A HOPE of future happiness affords strong consolation under present trials. The children of God, if destitute of this, would be " of all men most miserable;" but this renders them incomparably more happy, even under the most afflictive dispensations, than the greatest fulness of earthly things could make them. Our Lord opened these springs of comfort to his disconsolate Disciples. Being about to leave them, he not only told them whither, and for what purpose, he was going, but that he would assuredly return to recompense all which they might endure for his sake-" In my Father's house," &c. We shall consider,

I. Our Lord's description of heaven

We are taught to conceive of heaven as a place of unspeakable felicity. The description given of it by St. John is intended to elevate our thoughts, and enlarge our conceptions to the uttermosta; but a spiritual mind, which is dead to earthly things, may perhaps see no less beauty in our Lord's description. Our Lord thus describes it; "My Father's house with many mansions”—

[Here seems to be an allusion to the temple at Jerusalem: God dwelt there in a more especial manner; around it were chambers for the priests and Levites. Thus in heaven God dwells, and displays his glory; there also are mansions where his redeemed people "see him as he is."]

This description may be depended upon

[The Disciples had left all in expectation of a future recompence: our Lord had taught them to look for it, not on

a Rev. xxi. 19, 21. b 1 Kings viii. 10, 11. c Isai. lvii. 15.

earth, but in heaven. Had no such recompence awaited them, he" would have told them so." Thus he pledges, as it were, his love and faithfulness for the truth of what he had told them.]

Our Lord further acquaints them with the reason of his ascending thither:

II. The end of his ascension thither

All which our Lord did on earth was for the good of his people. He consulted their good also in his ascension to heaven: he went " to prepare a place for them," which he does,

1. By purging heaven itself with his own blood

[Heaven would have been defiled, as it were, by the admission of sinners into it; he therefore entered into heaven to sanctify it by his blood. This was typified by the atonement made for the altar and the tabernacle. The type is thus explained and applied -]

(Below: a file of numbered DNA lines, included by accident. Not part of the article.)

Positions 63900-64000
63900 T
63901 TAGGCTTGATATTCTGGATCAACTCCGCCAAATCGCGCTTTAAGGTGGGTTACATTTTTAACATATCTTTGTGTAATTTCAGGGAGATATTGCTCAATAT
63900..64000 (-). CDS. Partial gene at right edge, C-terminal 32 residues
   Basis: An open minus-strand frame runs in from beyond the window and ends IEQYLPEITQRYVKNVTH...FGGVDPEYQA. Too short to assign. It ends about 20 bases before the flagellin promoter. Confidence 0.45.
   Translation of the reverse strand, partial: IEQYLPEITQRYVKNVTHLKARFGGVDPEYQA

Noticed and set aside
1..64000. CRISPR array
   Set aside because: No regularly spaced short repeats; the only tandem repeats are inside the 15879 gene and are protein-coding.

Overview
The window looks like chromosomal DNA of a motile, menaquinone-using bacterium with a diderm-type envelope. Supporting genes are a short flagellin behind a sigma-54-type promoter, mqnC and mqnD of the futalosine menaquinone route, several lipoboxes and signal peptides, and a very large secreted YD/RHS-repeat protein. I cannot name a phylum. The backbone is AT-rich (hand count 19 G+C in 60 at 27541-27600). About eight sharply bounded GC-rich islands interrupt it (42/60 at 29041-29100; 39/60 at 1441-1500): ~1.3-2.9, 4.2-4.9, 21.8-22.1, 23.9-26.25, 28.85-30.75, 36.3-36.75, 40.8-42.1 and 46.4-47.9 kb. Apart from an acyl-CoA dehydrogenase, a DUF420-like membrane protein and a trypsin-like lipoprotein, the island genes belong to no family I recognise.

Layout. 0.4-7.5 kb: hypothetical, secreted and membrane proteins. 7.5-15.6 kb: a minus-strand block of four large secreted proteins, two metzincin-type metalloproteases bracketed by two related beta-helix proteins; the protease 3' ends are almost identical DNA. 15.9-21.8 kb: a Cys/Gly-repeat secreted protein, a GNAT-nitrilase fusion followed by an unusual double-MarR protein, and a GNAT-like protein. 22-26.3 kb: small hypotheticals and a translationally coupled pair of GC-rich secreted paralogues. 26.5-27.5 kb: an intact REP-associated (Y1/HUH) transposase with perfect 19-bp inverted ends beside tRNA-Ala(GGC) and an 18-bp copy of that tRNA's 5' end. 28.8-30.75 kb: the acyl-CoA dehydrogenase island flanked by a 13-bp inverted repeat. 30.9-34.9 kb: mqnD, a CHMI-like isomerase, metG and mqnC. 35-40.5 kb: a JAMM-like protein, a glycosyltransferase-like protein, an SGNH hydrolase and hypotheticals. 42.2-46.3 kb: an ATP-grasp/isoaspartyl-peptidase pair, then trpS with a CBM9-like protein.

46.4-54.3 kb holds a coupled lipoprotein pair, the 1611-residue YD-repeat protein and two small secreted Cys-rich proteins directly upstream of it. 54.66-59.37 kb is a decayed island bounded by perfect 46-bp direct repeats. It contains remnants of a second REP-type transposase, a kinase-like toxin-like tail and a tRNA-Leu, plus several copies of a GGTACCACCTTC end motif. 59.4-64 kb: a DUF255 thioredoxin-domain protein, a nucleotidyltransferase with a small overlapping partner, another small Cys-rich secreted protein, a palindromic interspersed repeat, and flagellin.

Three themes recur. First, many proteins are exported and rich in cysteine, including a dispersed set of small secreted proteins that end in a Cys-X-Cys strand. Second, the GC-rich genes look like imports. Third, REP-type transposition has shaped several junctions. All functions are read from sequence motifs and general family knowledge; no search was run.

2. By taking possession of it as their Head and Representative

[He is the head, and his people are his members'. His ascension to heaven is a pledge and earnest of theirs. In this view he is expressly called "our forerunner."]

3. By maintaining their title to it

[They would continually forfeit their title to it by their sins: but he maintains their peace with God by his intercession. Hence his power to bring them finally to that place is represented as depending on his living in heaven to intercede for them.]

By these means every obstacle to his people's happiness is removed.

III. The prospects which his ascension affords usHis ascension is the foundation of all our hope: as it proves his mission, so also it assures us,

d Lev. xvi. 15-20.

e Heb. ix. 21-24. Here is a parallel drawn not only between the Holy of holies and heaven, but also between the purifying of the Holy of holies by the high-priest, and the purifying of heaven itself by Christ with his own blood: and both are declared to have been necessary; the one as a type, and the other as the anti-type.

Eph. iv. 15, 16.

1 Heb. vii. 25.

g 1 Cor. xv. 20.

h Heb. vi. 20.

1. That he shall "come again”—

[The high-priest, after offering incense within the vail, was to come out and bless the people. This was a type of our Lord's return from heaven when he shall have finished his work of intercession there.]

2. That he shall take his people to dwell with him

[He had promised this as a condition of their engaging in his service'. He declared it to be his fixed determination just before his departure. It may even be inferred from his ascension; seeing that his ascension would have been utterly in vain without it".]

What a bright and blessed prospect is this! What an effectual antidote against their approaching troubles! INFER

1. How wonderful are the condescension and grace of Christ!

[We cannot conceive any thing more tender than the whole of this address. Such is still his conduct towards all his people Let us admire and adore this compassionate high-priest.]

2. How highly privileged are they that believe in Christ!

[How different was our Lord's address to unbelievers"; but to believers he says, "Where I am, ye shall be also." Let this inestimable privilege have its due effect upon us; let it stimulate our desires after heaven; let it reconcile us to the thoughts of death; let it engage us more earnestly to serve God".]

* Heb. ix. 28.
n 1 Cor. xv. 14.

1 John xii. 26. • John viii. 21.

m John xvii. 24.

P 1 Thess. i. 9, 10.



John xiv. 6. Jesus saith unto him, I am the way, the truth, and the life: no man cometh unto the Father, but by me.

THERE is in the Christian church a great diversity of character: some, like Nebuchadnezzar's image, have heads of gold, while their feet are of materials as unstable as they are unsuitable, even of iron and